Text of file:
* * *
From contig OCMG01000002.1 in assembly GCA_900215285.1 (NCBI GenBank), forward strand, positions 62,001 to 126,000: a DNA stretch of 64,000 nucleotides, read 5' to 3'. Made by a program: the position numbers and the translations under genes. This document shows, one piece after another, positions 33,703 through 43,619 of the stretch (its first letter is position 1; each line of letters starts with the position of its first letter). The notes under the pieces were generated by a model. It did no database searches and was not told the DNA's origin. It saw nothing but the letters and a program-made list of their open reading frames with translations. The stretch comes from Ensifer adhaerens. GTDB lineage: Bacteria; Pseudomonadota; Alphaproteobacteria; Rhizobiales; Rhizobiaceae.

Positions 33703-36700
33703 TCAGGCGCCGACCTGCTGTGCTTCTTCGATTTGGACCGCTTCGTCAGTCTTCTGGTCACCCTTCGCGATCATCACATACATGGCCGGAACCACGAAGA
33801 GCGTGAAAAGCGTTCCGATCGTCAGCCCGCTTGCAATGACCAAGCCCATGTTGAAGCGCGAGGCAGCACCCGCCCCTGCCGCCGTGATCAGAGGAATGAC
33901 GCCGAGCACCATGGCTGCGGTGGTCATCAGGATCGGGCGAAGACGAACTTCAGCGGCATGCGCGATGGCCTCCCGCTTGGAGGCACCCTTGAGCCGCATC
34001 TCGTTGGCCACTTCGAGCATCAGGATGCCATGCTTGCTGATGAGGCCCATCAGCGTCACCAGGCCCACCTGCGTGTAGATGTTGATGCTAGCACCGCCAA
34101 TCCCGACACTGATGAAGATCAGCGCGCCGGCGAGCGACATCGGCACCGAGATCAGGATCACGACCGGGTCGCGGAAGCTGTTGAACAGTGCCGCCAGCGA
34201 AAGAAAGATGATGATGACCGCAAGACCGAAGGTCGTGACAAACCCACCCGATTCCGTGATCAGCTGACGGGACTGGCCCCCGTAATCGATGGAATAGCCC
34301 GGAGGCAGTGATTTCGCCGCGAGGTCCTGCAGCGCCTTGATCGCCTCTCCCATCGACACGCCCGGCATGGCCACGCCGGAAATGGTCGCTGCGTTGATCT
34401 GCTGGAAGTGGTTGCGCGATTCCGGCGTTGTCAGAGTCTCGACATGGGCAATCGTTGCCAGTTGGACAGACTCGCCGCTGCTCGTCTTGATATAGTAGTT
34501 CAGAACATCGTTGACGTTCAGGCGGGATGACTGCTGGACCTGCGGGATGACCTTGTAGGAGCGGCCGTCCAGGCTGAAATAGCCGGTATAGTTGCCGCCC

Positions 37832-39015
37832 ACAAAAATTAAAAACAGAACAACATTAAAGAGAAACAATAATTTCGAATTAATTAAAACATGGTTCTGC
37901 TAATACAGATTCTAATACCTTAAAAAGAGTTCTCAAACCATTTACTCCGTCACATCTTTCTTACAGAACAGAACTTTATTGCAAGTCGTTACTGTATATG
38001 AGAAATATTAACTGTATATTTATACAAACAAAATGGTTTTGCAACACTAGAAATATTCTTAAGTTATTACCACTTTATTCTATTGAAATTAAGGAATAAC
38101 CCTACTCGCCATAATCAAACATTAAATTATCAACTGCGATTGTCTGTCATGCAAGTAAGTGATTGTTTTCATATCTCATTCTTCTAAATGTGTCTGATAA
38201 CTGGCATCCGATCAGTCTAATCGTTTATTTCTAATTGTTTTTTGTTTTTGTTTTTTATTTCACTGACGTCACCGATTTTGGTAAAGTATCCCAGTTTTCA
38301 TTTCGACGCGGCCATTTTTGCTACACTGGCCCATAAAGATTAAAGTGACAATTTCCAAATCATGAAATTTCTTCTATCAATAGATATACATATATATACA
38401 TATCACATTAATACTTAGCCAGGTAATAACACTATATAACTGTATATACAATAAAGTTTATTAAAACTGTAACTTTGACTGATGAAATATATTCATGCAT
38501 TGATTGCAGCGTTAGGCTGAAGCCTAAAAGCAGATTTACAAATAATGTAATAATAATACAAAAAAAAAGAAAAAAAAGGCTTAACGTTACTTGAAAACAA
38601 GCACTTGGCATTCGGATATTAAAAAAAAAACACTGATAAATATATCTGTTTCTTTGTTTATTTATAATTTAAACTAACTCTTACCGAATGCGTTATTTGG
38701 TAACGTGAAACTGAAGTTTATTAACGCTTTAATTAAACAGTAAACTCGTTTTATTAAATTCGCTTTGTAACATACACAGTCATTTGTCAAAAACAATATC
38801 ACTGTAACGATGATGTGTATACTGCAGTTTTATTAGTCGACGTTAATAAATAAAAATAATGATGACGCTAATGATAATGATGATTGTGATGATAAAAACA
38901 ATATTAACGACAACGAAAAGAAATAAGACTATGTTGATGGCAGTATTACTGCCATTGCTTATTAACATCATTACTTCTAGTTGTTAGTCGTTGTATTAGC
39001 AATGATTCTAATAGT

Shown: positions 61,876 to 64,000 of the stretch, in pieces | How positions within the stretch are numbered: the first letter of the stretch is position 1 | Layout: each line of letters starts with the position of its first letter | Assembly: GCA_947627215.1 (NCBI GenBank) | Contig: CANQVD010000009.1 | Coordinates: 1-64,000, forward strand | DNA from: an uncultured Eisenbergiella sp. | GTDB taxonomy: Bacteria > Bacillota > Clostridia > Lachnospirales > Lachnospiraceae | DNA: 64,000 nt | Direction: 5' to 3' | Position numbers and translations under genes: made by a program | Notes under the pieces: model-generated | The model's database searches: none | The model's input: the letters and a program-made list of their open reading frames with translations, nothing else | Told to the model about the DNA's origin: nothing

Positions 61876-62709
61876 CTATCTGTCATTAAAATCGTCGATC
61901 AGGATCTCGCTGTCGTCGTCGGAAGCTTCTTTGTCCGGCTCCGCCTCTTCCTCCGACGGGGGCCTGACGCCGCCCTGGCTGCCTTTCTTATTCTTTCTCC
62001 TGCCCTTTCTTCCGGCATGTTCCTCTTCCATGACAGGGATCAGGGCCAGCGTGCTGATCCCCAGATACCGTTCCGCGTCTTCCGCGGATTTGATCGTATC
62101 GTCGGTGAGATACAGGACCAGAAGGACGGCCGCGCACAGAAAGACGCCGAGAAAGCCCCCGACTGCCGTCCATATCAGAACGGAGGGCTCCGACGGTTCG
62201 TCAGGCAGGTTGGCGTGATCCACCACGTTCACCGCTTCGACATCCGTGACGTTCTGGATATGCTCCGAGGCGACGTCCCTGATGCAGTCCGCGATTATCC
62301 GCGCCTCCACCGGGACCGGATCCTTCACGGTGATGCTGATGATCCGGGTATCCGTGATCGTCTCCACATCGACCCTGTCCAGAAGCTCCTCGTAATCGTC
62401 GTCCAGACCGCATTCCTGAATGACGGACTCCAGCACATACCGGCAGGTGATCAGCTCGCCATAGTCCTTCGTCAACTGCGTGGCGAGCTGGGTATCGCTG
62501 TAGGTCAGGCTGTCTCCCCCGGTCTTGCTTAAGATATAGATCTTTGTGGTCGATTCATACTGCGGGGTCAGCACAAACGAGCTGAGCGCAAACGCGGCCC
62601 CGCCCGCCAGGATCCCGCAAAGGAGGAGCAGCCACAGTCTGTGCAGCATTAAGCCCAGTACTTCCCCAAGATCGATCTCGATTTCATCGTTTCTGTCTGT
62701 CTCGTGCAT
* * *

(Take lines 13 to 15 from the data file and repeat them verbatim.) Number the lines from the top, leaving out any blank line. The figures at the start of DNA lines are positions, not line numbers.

37832 ACAAAAATTAAAAACAGAACAACATTAAAGAGAAACAATAATTTCGAATTAATTAAAACATGGTTCTGC
37901 TAATACAGATTCTAATACCTTAAAAAGAGTTCTCAAACCATTTACTCCGTCACATCTTTCTTACAGAACAGAACTTTATTGCAAGTCGTTACTGTATATG
38001 AGAAATATTAACTGTATATTTATACAAACAAAATGGTTTTGCAACACTAGAAATATTCTTAAGTTATTACCACTTTATTCTATTGAAATTAAGGAATAAC